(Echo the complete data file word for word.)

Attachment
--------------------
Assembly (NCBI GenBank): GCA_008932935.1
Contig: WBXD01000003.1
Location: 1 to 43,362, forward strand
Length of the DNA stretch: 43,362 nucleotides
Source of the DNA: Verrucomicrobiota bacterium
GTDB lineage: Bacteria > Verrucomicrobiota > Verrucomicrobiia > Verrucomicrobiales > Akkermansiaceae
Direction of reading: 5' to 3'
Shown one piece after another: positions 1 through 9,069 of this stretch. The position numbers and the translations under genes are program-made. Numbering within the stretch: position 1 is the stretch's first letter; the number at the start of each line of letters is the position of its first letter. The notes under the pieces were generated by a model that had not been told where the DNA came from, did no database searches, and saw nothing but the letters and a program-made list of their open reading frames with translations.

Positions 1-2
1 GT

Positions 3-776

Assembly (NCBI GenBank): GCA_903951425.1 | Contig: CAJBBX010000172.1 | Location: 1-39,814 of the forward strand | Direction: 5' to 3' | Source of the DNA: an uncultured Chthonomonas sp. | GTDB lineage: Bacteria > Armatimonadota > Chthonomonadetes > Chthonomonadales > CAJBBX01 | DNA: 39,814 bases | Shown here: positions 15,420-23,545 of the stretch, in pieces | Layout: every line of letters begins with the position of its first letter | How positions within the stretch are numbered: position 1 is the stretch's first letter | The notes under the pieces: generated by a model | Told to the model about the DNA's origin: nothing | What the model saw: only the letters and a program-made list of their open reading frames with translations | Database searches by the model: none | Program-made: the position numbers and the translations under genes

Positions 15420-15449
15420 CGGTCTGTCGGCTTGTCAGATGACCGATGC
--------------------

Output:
Assembly (NCBI GenBank): GCA_008932935.1
Contig: WBXD01000003.1
Location: 1 to 43,362, forward strand
Length of the DNA stretch: 43,362 nucleotides
Source of the DNA: Verrucomicrobiota bacterium
GTDB lineage: Bacteria > Verrucomicrobiota > Verrucomicrobiia > Verrucomicrobiales > Akkermansiaceae
Direction of reading: 5' to 3'
Shown one piece after another: positions 1 through 9,069 of this stretch. The position numbers and the translations under genes are program-made. Numbering within the stretch: position 1 is the stretch's first letter; the number at the start of each line of letters is the position of its first letter. The notes under the pieces were generated by a model that had not been told where the DNA came from, did no database searches, and saw nothing but the letters and a program-made list of their open reading frames with translations.

Positions 1-2
1 GT

Positions 3-776

Assembly (NCBI GenBank): GCA_903951425.1 | Contig: CAJBBX010000172.1 | Location: 1-39,814 of the forward strand | Direction: 5' to 3' | Source of the DNA: an uncultured Chthonomonas sp. | GTDB lineage: Bacteria > Armatimonadota > Chthonomonadetes > Chthonomonadales > CAJBBX01 | DNA: 39,814 bases | Shown here: positions 15,420-23,545 of the stretch, in pieces | Layout: every line of letters begins with the position of its first letter | How positions within the stretch are numbered: position 1 is the stretch's first letter | The notes under the pieces: generated by a model | Told to the model about the DNA's origin: nothing | What the model saw: only the letters and a program-made list of their open reading frames with translations | Database searches by the model: none | Program-made: the position numbers and the translations under genes

Positions 15420-15449
15420 CGGTCTGTCGGCTTGTCAGATGACCGATGC